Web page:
Twenty-two Charlotte Catholic students traveled to Kingston, Jamaica, for their spring break to work alongside the Missionaries of the Poor, providing help and companionship to those with little or nothing.
The Missionaries of the Poor operate several different centers in Kingston, tending to the needs of orphaned children, adults with AIDS and adults with severe mental and physical disabilities. The sophomores, juniors and seniors clothed, diapered, fed and played with the children. The young men in the group shaved and talked with the men at the centers, assisting with many of their needs.
The students cleaned and helped wherever they could at the adult center, rubbing cream on the elderly, feeding those unable to feed themselves, and providing companionship. In addition, they worked alongside the Sisters within the mission, helping the elderly and orphaned children in their care.
Junior MeKayla Gough was taken aback at first by the joy that exuded from the children. “These kids at the orphanage have nothing,” she said. “No parents, toys or even clothing to call their own. Despite their situations and personal disabilities, those kids are the happiest children I’ve ever had the joy of meeting. ...
“These kids have changed my life,” Gough said. “One little boy named Bob is missing an arm and a leg, yet I have never seen a wider smile on anyone’s face. He’s my hero, because despite the hand that life dealt him, he can somehow still see the joy and hope in life.”
The students immersed themselves in the missionary life, living with the Brothers, praying daily with them, and partaking of the life to which the Brothers have committed themselves. They celebrated Holy Thursday Mass with the Missionaries of the Poor and engaged in the washing of the feet with the Church community.
“It was most joyful when we offered each other the Sign of Peace,” said school counselor Jen Murlless, who accompanied the students. “The church sang out with ‘Amen’ over and over, to the beat of the drum and the clanging of the tambourine, while everyone walked around the church shaking hands and hugging the Brothers, Sisters and church members.”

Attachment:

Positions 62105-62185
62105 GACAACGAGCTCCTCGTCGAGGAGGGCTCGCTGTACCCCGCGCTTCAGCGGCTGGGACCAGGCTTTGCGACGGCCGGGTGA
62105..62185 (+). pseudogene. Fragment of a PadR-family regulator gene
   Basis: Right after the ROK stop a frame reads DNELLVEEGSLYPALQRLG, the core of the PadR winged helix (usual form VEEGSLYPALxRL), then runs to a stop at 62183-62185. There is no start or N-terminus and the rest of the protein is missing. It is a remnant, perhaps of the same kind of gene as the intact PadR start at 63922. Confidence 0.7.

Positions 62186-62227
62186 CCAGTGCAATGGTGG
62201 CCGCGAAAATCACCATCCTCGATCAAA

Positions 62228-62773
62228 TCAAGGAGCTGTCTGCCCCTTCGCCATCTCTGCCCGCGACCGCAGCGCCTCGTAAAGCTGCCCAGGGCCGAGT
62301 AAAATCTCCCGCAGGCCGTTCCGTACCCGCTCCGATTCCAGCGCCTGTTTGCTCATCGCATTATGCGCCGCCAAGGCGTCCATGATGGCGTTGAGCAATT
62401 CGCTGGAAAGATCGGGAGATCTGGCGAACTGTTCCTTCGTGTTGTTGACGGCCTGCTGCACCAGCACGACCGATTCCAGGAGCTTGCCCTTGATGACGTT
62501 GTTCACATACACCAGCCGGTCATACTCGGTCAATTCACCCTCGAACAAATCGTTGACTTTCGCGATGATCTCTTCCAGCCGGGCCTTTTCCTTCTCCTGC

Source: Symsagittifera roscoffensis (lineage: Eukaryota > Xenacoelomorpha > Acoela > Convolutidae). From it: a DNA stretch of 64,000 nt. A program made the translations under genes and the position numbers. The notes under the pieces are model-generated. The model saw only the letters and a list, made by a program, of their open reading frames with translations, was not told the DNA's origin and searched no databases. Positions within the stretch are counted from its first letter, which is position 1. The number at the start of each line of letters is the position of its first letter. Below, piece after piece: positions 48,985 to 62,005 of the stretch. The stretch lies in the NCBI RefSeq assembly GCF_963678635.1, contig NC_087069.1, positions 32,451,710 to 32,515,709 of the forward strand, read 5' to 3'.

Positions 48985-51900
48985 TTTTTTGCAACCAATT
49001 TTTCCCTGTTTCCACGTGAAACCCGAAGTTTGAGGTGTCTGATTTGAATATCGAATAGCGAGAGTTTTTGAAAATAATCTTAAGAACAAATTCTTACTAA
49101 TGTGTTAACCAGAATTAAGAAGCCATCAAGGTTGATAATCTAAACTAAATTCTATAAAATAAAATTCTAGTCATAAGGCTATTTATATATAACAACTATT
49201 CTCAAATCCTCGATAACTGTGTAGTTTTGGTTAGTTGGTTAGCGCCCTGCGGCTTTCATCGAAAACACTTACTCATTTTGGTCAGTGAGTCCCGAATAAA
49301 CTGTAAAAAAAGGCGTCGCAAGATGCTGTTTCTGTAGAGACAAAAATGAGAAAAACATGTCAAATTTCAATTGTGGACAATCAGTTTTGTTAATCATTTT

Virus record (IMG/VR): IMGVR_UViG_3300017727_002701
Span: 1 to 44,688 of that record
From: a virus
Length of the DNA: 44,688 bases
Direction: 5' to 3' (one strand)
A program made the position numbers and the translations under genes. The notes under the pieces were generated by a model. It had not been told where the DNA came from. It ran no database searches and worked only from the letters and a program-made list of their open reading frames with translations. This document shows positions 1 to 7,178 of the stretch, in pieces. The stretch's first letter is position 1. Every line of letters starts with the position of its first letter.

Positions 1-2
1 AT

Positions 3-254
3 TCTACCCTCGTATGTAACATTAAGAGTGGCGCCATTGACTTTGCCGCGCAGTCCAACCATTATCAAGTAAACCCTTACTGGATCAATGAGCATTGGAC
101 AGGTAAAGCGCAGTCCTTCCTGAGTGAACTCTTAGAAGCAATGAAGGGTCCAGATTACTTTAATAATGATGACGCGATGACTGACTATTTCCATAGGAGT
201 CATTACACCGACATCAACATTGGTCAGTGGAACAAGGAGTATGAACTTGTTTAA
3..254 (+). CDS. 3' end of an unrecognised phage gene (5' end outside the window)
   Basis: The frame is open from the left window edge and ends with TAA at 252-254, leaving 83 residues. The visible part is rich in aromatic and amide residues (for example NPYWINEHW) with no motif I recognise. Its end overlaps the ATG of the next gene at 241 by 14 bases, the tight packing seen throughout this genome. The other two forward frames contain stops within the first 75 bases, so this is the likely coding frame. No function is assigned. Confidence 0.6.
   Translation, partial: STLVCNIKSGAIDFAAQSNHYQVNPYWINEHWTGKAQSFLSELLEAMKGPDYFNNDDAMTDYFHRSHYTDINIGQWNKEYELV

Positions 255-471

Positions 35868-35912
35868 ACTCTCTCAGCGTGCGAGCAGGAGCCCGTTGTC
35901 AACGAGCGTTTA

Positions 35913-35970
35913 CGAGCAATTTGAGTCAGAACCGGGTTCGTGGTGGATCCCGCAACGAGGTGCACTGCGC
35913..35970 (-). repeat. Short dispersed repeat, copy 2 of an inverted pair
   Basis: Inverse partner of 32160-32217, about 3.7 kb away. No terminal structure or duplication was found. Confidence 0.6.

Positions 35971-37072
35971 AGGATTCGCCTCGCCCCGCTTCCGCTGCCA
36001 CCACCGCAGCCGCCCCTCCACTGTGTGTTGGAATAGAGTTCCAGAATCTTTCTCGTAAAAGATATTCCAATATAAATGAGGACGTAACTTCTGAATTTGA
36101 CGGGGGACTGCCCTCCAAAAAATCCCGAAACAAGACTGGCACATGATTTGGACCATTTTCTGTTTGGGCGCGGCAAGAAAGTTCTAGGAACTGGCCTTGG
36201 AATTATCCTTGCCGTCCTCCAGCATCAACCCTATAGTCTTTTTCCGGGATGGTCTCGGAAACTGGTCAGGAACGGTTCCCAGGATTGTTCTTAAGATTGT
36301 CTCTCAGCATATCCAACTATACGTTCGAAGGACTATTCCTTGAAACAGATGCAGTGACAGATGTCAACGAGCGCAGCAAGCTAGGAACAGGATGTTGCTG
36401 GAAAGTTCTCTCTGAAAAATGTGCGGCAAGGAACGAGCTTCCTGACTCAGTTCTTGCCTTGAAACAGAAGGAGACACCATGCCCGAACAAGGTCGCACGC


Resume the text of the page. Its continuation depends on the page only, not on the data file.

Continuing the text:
“We were welcomed into the community with open arms,” MeKayla added. There were no barriers whatsoever and I think that’s what was so beautiful about the entire trip. I’ve honestly never experienced such an engaging and joyful Mass. I think I hugged every person in that church!”
On Good Friday, the students walked throughout Kingston observing the Stations of the Cross. Michael Neel, a sophomore, and Gary Hoilett, a chaperone, carried the cross while many of the students carried an image of the Station.
“It was an intense experience,” MeKayla said. “It was sweltering hot, and we were kneeling on the burning-hot street. When we got back to the church, Father asked his how we felt. We all said we were exhausted. He then asked us how Jesus must have felt, because we had only walked 200 meters around a park. And that was something to really think about.”
Scout paves way for new worship space: A Fort Mill High School student, with the help of Scouts and adult leaders from Boy Scout Troop 275, in Indian Land, recently finished his Eagle Scout project – installing a large red-cedar cross as the centerpiece of a new brick plaza at Living Saviour Lutheran Church on Carmel Road in south Charlotte.
A host of volunteers spent two weekends helping Senior Patrol Leader Andrew LaFollette, a rising junior at Fort Mill High School, complete his Eagle Scout project.
Andrew and his parents, Joe and Robin LaFollette, are members of Living Saviour, 6817 Carmel Road. Although Andrew has been working on the project for six months, the final installation of the brick base, the 8-foot-tall cross and sturdy wooden benches took place April 29.
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